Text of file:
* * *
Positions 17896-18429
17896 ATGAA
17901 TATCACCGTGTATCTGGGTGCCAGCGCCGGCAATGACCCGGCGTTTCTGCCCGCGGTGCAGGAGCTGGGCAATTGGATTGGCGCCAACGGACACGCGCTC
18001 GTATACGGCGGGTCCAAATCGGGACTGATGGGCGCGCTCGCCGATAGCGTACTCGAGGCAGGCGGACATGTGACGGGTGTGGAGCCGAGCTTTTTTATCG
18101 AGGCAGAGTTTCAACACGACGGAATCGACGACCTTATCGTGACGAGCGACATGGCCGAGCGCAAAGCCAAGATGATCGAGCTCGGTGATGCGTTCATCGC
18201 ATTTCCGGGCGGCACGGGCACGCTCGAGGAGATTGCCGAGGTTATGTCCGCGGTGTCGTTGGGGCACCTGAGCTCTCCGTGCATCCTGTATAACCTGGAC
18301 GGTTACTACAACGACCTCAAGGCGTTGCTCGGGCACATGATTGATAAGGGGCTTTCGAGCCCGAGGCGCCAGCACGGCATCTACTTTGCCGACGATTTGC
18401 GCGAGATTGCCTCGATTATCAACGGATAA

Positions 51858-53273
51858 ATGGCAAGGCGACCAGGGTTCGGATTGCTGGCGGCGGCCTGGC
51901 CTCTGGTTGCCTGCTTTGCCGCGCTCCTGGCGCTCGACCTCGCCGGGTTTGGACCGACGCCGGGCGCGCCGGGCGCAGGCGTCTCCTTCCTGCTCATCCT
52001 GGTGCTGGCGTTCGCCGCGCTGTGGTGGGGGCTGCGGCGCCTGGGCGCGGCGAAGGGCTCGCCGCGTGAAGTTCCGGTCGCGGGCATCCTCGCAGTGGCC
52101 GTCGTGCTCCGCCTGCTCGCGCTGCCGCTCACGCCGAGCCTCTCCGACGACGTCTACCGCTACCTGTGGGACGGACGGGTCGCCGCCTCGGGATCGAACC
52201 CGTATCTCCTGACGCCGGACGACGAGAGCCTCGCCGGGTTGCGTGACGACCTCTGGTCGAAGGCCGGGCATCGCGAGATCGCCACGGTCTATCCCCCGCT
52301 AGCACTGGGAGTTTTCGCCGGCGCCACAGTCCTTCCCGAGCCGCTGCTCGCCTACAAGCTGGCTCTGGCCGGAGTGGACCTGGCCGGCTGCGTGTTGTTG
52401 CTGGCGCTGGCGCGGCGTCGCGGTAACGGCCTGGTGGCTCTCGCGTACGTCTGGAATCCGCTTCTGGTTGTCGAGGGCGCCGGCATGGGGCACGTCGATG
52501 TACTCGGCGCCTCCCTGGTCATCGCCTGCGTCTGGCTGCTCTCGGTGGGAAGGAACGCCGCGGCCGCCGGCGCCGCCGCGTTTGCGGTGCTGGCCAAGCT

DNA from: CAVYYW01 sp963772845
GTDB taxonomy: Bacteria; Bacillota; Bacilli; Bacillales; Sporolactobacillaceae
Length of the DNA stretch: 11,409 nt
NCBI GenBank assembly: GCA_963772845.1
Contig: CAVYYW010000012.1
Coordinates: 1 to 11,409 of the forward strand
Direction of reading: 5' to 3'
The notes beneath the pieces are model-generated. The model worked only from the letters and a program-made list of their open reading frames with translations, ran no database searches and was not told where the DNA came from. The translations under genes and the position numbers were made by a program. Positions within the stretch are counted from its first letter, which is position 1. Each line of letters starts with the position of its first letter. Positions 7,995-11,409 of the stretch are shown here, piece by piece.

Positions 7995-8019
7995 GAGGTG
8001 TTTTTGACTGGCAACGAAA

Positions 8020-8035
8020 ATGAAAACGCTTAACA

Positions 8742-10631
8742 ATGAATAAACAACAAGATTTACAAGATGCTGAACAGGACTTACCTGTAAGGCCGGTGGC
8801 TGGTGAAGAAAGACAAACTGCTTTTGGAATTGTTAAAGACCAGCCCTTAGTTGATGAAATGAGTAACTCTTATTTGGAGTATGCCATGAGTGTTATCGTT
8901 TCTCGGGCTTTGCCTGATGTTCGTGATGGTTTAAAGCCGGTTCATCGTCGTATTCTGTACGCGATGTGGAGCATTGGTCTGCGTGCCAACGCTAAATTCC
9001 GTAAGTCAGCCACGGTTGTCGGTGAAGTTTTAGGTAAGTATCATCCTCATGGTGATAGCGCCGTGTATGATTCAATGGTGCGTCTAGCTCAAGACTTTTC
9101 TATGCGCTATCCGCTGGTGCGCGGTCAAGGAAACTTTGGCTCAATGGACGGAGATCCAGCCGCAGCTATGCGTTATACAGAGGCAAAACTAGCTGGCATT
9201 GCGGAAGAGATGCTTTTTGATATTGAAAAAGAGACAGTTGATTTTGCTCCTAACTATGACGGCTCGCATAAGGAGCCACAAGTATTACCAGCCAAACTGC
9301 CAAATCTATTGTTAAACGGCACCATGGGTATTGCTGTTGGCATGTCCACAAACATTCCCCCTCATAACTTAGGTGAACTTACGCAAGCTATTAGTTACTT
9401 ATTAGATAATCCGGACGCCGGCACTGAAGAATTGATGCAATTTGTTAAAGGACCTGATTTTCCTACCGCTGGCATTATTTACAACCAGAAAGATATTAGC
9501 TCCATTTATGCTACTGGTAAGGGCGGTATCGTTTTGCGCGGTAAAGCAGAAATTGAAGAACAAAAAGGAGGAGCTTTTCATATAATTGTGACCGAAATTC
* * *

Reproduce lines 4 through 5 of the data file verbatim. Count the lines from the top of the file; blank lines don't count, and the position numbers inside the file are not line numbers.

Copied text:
18001 GTATACGGCGGGTCCAAATCGGGACTGATGGGCGCGCTCGCCGATAGCGTACTCGAGGCAGGCGGACATGTGACGGGTGTGGAGCCGAGCTTTTTTATCG
18101 AGGCAGAGTTTCAACACGACGGAATCGACGACCTTATCGTGACGAGCGACATGGCCGAGCGCAAAGCCAAGATGATCGAGCTCGGTGATGCGTTCATCGC